Double trouble: Should double embryo transfer be banned?

Theoretical Medicine and Bioethics 36 (2):121-139 (2015)
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Abstract

What role should legislation or policy play in avoiding the complications of in-vitro fertilization? In this article, we focus on single versus double embryo transfer, and assess three arguments in favour of mandatory single embryo transfer: risks to the mother, risks to resultant children, and costs to society. We highlight significant ethical concerns about each of these. Reproductive autonomy and non-paternalism are strong enough to outweigh the health concerns for the woman. Complications due to non-identity cast doubt on the extent to which children are harmed. Twinning may offer an overall benefit rather than burden to society. Finally, including the future health costs for children in reproductive policy is inconsistent with other decisions. We conclude that mandatory single embryo transfer is not justified and that a number of countries should reconsider their current embryo transfer policy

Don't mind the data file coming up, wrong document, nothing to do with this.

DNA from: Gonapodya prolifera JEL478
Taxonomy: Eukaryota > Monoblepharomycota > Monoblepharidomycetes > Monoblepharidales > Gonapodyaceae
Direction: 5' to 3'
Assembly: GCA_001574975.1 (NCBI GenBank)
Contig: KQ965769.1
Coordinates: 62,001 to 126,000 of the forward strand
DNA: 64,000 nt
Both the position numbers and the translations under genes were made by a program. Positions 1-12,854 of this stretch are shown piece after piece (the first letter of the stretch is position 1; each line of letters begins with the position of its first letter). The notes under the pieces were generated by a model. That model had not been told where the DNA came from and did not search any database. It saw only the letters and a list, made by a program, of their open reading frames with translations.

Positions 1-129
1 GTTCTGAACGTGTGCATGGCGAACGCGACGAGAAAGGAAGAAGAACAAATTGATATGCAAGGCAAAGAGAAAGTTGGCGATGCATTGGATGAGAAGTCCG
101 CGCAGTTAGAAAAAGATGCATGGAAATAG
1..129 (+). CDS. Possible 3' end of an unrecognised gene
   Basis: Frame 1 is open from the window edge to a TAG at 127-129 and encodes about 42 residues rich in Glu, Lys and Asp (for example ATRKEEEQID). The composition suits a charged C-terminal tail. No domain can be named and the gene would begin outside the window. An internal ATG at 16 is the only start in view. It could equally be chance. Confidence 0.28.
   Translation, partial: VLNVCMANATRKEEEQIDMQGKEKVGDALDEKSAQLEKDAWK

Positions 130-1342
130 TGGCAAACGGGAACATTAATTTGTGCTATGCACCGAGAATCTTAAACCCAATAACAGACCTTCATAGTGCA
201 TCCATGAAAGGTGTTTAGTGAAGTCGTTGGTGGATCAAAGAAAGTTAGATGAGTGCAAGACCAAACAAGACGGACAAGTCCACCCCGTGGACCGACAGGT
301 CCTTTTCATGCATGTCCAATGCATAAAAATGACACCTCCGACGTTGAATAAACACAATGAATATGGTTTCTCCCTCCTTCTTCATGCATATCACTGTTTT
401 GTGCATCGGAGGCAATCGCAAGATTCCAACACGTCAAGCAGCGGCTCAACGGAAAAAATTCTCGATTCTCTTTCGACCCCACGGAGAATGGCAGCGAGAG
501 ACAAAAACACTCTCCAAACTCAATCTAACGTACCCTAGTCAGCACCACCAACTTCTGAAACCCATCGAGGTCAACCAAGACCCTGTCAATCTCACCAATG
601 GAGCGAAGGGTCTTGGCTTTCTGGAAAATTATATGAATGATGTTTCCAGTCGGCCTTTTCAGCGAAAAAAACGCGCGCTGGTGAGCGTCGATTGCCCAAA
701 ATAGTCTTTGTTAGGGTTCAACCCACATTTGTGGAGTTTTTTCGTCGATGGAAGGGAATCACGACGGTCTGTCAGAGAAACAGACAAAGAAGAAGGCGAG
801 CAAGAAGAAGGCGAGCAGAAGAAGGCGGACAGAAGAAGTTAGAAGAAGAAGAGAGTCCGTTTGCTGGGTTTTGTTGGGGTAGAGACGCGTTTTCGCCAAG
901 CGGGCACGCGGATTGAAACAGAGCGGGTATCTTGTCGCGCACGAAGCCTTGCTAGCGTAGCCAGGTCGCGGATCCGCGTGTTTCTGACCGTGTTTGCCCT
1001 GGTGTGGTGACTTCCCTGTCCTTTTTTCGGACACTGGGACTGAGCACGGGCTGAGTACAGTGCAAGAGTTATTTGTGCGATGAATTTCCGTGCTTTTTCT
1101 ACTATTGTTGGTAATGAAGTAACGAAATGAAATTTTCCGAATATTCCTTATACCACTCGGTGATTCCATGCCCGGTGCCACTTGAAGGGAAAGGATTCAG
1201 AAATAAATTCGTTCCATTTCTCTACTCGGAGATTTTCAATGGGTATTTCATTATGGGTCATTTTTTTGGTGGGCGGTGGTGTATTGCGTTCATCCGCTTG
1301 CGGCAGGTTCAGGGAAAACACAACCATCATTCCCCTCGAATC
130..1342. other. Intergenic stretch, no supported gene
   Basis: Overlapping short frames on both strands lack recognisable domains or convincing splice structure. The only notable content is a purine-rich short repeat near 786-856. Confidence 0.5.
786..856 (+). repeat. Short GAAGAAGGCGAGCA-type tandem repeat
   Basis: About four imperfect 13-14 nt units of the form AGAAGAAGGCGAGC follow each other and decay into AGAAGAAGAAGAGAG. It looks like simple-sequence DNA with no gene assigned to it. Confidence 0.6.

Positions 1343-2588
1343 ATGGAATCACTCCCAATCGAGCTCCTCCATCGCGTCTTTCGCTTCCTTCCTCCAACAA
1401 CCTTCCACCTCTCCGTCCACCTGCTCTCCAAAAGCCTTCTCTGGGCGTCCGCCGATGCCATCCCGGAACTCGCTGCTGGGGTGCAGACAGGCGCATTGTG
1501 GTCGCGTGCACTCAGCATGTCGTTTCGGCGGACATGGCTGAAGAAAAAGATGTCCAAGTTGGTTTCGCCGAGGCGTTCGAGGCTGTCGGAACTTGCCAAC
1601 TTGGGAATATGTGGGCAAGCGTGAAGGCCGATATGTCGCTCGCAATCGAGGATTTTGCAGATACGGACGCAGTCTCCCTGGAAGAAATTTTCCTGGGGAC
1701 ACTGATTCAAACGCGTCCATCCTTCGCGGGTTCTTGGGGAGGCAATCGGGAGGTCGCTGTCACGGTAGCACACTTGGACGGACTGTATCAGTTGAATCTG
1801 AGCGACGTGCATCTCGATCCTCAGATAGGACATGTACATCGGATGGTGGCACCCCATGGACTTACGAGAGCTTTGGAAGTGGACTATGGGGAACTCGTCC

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Author Profiles

Julian Savulescu
Oxford University
Dominic Wilkinson
Oxford University
G. Owen Schaefer
National University of Singapore

References found in this work

Reasons and Persons.Derek Parfit - 1984 - Oxford, GB: Oxford University Press.
Reasons and Persons.Joseph Margolis - 1986 - Philosophy and Phenomenological Research 47 (2):311-327.
On Liberty.John Stuart Mill - 1859 - Broadview Press.
On Liberty.John Stuart Mill - 1956 - Cambridge University Press.

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